However, in the early days of the Obama presidency, the explosion of the Tea Party changed the dynamics of the Republican Party as we know it. The anger of the Republican base against the liberal socialist overreach of the Obama White House and Democratic majorities in both the House and Senate, shook the establishment Republican leadership to its very core.

Suddenly, every Republican claimed some affiliation to the Tea Party and were automatically conservative. John McCain, a leader in open borders and amnesty, famously snuggled up to the Tea Party and in one of the most hypocritical TV spots of all time, declared “build the dang wall!”.  Mitch McConnell found great affection for Rand Paul and all things Kentucky Tea Party. On and on and on it went.

Until being conservative was synonymous with being Republican. “I am Republican” suddenly meant “I am Conservative”. This misappropriation of the term allowed Republican leadership, and longtime Republican moderates the flexibility of hiding behind the veil of conservatism and Tea Party bone fides.

While only Senators McCain, Collins, and Murkowski voted with the Democrats, rest assured there are more than a handful waiting in the wings ready to side with Chuck Schumer if necessary. Now, eager to move on to their next failure, they risk further unmasking by President Trump’s threat to end federal subsidies to healthcare insurance firms, and to the Congressional healthcare plan as well.

Sadly, conservative poseurs are not limited to the Senate: (The Hill)

Many congressional Republicans have called for continuing the CSR payments. But he is running into opposition from key Republicans, including Senate Finance Committee Chairman Orrin Hatch (Utah) and House Ways and Means Committee Chairman Kevin Brady(Texas), In a statement Friday, Brady warned that “simply letting Obamacare collapse” would cause “even more pain” for people in his district facing high premiums and fewer choices. Brady has called for legally and temporarily funding the payments.

Some have already allowed the unmasking: (Wash Examiner)

Republicans in Congress may soon have to appropriate federal funds to insurers they fought to hold off for several years under Obamacare, or otherwise risk being blamed for a chain reaction of insurer exits and premium hikes. “I hope the president will use his authority to extend those payments. He can do that,” said Sen. John Thune, R-S.D., the No. 3 Senate Republican. “If he doesn’t then Congress will have to look at what our options are.” Finance Committee Chairman Orrin Hatch, R-Utah, told Reuters in an interview Monday, he and other congressional leaders planned to tell Trump they want to end the debate on healthcare for now and turn to tax reform. Hatch said he would prefer Congress not appropriate the subsidies to insurers, but said, “I think we’re going to have to do that.” Sen. Bob Corker, R-Tenn., said he thought Trump may continue the funding. “It does in fact affect a lot of low-income citizens and my sense is that he will continue those,” he said. “Regardless of what is being said I think he understand that it has an effect on low-income citizens.”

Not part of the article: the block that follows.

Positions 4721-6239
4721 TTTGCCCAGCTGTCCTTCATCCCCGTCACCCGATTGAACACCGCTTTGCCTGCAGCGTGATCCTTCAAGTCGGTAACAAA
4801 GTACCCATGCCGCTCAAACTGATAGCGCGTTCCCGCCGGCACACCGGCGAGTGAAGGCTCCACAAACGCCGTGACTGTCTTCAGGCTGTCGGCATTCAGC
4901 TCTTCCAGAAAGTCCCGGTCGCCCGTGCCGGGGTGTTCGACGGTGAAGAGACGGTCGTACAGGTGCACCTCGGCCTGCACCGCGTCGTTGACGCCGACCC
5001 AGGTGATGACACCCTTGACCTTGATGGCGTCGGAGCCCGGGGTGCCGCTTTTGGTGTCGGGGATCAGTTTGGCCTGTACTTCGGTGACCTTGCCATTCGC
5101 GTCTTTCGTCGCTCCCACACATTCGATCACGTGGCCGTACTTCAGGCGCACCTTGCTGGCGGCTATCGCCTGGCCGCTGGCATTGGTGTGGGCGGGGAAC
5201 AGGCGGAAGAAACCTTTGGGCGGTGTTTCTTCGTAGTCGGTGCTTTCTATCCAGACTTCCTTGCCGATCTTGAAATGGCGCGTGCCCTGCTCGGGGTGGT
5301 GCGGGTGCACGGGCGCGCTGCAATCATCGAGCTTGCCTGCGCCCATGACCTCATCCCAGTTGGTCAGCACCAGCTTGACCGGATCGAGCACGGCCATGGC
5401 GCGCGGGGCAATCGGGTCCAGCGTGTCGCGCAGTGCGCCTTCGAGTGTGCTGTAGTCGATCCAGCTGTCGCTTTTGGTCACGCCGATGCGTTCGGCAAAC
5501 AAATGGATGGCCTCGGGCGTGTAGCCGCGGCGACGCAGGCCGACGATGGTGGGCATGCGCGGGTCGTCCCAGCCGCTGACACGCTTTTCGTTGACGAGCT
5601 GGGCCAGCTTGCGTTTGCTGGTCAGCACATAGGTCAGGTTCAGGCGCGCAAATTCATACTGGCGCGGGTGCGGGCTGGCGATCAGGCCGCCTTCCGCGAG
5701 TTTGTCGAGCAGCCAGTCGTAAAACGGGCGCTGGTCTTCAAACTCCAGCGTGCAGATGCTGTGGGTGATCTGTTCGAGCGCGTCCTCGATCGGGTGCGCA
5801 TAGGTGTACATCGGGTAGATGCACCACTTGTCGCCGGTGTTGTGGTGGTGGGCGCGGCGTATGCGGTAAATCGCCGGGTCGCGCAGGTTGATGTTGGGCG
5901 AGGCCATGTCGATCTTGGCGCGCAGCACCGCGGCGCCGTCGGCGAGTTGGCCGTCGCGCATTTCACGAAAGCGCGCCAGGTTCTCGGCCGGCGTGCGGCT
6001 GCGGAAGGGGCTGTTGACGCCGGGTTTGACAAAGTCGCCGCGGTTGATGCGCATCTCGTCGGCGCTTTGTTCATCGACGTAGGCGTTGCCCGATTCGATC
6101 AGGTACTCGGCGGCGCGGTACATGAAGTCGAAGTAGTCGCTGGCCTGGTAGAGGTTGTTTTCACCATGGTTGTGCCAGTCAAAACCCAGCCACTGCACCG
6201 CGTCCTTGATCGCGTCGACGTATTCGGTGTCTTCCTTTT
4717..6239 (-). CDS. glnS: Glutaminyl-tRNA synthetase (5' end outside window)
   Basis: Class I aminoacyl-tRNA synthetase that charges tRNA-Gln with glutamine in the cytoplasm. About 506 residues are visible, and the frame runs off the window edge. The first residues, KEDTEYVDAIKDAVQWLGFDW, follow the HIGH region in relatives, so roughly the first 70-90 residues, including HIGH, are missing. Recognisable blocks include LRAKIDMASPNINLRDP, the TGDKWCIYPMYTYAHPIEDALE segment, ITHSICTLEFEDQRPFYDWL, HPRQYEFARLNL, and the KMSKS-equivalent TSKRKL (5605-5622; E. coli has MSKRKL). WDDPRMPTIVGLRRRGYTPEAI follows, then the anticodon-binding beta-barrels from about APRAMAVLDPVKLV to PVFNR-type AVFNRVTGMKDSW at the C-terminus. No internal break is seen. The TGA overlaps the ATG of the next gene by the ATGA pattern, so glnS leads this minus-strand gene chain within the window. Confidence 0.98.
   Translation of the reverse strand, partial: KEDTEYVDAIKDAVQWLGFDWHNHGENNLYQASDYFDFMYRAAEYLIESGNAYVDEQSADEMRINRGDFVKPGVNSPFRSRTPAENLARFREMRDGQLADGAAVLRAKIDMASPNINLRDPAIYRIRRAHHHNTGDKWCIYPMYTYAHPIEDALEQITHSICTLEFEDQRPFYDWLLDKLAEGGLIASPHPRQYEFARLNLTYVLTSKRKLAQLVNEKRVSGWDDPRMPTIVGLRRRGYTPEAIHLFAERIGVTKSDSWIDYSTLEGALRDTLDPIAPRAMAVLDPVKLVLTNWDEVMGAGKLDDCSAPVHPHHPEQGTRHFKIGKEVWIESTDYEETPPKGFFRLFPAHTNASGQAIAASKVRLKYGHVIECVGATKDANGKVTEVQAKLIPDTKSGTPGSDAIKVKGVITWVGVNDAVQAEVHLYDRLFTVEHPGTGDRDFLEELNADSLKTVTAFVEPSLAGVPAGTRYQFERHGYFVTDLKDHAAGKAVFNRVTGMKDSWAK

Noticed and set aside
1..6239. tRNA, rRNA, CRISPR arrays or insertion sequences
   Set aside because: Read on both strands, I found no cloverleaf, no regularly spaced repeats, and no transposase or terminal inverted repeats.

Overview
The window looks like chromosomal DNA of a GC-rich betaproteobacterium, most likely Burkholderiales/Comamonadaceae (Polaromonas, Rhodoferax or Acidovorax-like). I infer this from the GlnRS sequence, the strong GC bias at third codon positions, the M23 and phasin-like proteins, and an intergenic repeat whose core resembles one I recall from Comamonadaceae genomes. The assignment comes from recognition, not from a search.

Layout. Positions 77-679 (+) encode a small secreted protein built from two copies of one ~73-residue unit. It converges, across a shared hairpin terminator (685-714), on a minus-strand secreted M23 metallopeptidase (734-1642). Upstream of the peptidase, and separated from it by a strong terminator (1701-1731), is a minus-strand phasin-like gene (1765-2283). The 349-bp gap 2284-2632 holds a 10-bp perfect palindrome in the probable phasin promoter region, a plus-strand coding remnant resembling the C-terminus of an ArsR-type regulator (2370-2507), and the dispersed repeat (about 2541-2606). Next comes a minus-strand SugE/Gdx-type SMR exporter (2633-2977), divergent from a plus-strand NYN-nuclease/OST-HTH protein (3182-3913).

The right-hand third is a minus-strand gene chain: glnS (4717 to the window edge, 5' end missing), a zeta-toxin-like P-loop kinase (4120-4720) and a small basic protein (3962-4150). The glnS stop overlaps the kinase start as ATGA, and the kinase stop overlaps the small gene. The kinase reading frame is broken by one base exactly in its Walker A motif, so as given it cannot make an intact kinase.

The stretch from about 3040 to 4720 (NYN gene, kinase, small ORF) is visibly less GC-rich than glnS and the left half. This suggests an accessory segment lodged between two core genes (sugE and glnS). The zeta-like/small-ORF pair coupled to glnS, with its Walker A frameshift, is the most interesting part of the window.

To no one else’s surprise, more senators just can’t wait to hop on the federal gravy train: (The Hill)

Sen. Lamar Alexander (R-Tenn.), chairman of the Senate Health Committee, has also called for Congress to act on the payments. His committee will be holding hearings on improving the stability of the Obamacare markets in the near future, which could lead to bipartisan action. “I guess I’m hopeful that the administration, the president will keep making them and if he doesn’t then I guess we’ll have to figure out from a congressional standpoint what we do,” Sen. John Thune (S.D.), the No. 3 Senate Republican, said on Monday. Sen. John Cornyn (R-Texas), the No. 2 Republican, noted that Trump would have to sign legislation guaranteeing the payments, making it a “challenge.” He also said that the prospect of action by Congress is a “real live issue.”

These are senior leaders in the Republican Party. While the party might be comprised of many true conservatives outside of DC, inside the swamp, it seems the entire leadership is more moderate Rockefeller republican than Tea Party conservative.

Over the next few months, it will be interesting how many politicians within the Grand Old Party will risk unmasking to enable federal spending and taxation all the while deploring all things Trump. I’m confident most if not all conservatives outside the Beltway swamp prefer tweets over Obamacare, higher taxes, and increased unemployment. Perhaps only an aggressive 2018 primary season will provide the cure to GOP moderate malaise.


Nobody Wants to Own It